"Lady in the Lake" killer Gordon Park took his own life in a Lancashire prison, an inquest jury has ruled.
Park was found asphyxiated in his cell more than three years ago at HMP Garth in Leyland, where he was serving a life sentence for the murder of his first wife, Carol.
The retired schoolmaster bludgeoned the 30-year-old mother-of-three to death with an ice axe in July 1976 and dumped her in the lake near the family home in Leece, near Barrow-in-Furness.
Her body had come to rest on an underwater ledge and was found by amateur divers 21 years later.
Earlier this week, his third wife, Jenny, told the hearing at Preston Coroner's Court that he "hated every minute" of his confinement and it was "a dark place for him".
Following the discovery of Carol Park's body, he was arrested and charged with murder but the case against him was dropped in January 1998 when the Crown Prosecution Service said it did not have enough evidence against him.
A second police investigation uncovered fresh evidence by linking him to the killing with the knots meticulously used to tie up the body and a piece of Westmorland green slate used to weigh it down that matched the stone used to build the family home.
The 2005 guilty verdict at Manchester Crown Court brought an end to one of Britain's most notorious unsolved murders.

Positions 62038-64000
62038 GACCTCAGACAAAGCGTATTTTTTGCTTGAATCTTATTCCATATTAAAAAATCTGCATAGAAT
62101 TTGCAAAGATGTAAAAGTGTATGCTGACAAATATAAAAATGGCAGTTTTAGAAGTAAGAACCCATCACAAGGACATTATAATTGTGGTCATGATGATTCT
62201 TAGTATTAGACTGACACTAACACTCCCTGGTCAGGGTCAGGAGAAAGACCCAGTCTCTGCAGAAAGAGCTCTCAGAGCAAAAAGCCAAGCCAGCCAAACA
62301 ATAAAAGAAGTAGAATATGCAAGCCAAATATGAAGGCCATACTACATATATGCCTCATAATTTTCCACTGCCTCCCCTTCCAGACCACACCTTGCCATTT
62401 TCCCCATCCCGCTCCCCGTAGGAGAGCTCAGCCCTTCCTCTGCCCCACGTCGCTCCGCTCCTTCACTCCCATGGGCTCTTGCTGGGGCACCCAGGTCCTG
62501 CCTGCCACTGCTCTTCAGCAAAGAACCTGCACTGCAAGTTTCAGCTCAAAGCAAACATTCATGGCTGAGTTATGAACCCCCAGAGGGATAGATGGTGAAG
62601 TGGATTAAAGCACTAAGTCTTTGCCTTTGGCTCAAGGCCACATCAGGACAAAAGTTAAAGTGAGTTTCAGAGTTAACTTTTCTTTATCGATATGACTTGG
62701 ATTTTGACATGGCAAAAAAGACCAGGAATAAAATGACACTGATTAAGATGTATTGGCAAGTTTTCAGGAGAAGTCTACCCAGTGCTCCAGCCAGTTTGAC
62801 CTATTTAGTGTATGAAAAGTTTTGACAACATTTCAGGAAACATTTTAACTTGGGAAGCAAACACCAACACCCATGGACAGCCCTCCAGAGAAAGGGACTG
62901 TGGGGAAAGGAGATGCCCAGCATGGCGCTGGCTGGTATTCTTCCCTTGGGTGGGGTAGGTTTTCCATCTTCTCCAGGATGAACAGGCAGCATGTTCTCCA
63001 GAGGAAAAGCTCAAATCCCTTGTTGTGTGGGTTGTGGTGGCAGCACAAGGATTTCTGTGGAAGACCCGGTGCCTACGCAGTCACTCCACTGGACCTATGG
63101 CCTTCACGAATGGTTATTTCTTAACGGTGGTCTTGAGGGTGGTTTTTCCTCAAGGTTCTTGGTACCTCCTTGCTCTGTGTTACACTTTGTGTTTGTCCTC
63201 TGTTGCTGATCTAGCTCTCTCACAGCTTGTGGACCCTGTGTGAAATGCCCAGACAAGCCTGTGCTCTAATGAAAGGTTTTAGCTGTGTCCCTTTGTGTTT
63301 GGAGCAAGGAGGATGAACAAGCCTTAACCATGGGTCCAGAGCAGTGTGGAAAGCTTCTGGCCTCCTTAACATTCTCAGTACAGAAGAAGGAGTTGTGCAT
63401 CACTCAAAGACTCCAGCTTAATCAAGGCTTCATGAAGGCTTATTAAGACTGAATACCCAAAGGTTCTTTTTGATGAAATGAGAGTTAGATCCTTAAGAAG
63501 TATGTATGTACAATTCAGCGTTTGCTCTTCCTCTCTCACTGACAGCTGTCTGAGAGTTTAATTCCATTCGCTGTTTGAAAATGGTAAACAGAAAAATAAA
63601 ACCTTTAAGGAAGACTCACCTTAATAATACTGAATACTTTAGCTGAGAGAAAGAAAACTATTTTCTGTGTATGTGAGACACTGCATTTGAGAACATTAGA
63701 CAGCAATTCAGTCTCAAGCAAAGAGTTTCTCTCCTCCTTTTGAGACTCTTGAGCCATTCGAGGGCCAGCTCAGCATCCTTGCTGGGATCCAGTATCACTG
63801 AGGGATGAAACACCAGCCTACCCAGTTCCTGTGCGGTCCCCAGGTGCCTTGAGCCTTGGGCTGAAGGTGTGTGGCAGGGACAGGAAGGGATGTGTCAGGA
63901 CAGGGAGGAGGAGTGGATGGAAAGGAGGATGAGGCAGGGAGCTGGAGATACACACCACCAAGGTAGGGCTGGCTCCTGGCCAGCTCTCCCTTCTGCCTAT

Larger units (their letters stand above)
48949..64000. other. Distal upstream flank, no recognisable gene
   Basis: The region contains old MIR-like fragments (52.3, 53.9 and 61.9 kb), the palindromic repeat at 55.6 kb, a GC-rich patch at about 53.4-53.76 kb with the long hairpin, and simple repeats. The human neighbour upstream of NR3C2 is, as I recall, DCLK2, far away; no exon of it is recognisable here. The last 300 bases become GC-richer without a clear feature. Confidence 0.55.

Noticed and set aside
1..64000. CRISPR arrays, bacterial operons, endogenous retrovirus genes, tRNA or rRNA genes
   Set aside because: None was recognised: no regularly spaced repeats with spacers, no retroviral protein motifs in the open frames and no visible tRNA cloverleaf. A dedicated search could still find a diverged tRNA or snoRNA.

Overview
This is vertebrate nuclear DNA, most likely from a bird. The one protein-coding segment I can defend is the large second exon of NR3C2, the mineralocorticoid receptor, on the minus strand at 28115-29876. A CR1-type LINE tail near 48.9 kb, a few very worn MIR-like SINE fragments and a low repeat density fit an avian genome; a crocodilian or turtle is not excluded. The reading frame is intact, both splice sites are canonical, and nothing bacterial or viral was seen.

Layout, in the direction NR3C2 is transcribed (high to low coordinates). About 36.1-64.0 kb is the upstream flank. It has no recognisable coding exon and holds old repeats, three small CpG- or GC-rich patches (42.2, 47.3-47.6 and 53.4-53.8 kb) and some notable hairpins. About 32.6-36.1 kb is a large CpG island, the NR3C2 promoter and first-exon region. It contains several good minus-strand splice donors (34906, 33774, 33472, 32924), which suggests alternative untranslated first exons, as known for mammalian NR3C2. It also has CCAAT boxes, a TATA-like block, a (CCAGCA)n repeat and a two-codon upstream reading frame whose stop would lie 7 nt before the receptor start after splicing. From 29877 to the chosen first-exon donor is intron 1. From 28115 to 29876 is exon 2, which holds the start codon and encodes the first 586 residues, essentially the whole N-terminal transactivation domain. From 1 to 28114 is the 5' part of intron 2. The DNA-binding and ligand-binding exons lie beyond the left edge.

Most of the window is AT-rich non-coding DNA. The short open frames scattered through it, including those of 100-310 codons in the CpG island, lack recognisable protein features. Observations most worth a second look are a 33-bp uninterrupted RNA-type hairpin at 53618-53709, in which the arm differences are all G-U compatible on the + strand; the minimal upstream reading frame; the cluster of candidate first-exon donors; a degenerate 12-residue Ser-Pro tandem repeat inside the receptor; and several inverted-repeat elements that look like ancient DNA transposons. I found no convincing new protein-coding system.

Park was jailed for life to serve a minimum of 15 years but has always maintained his innocence.
In November 2008, the Court of Appeal rejected an application by Park for leave to appeal against his conviction by calling fresh expert testimony on the geological evidence heard at his trial.
His supporters have been battling to refer the case to the Criminal Cases Review Commission, which investigates possible miscarriages of justice.
Park was put on suicide watch at HMP Garth when it was said he was "very shocked" to lose his appeal.
A few months earlier he was placed on the same regime when it was discovered he had read the official report into the prison suicide of mass murderer Harold Shipman.
Mrs Park said her husband was "devastated" when his regular pastoral visits from an Evangelical church elder were stopped the month before his body was found on the morning of his 66th birthday on January 25, 2010 - also three days before the fifth anniversary of his conviction.
A fellow prisoner told the hearing he thought the visit ban was a "game changer" on top of his sentence and appeal reversal.
Prison bosses had ruled its own chaplaincy could deal with Park's pastoral needs as church elder George Harrison, from Pendlebury Evangelical Church, in Swinton - whom he met at his trial in Manchester - was not of the same denomination as previous Methodist churchgoer Park and was not local to him.
Coroner Dr James Adeley considered whether the jury could be asked to determine if the stopping of the pastoral visit had contributed to his death.
But he ruled it was not appropriate because it was uncertain when Park was told about the visit ban and it was difficult to establish whether it had any effect.
He said: "Although various witnesses have said that Gordon Park was upset at the cessation of visits there is nothing that provides the necessary causal connection to the death.
"While it may be the case that the news might have contributed to the death this is not the test and there is insufficient evidence to allow a jury to safely conclude that on the balance of probabilities the cessation of visits made more than a minimal, negligible or trivial contribution to the death of Gordon Park."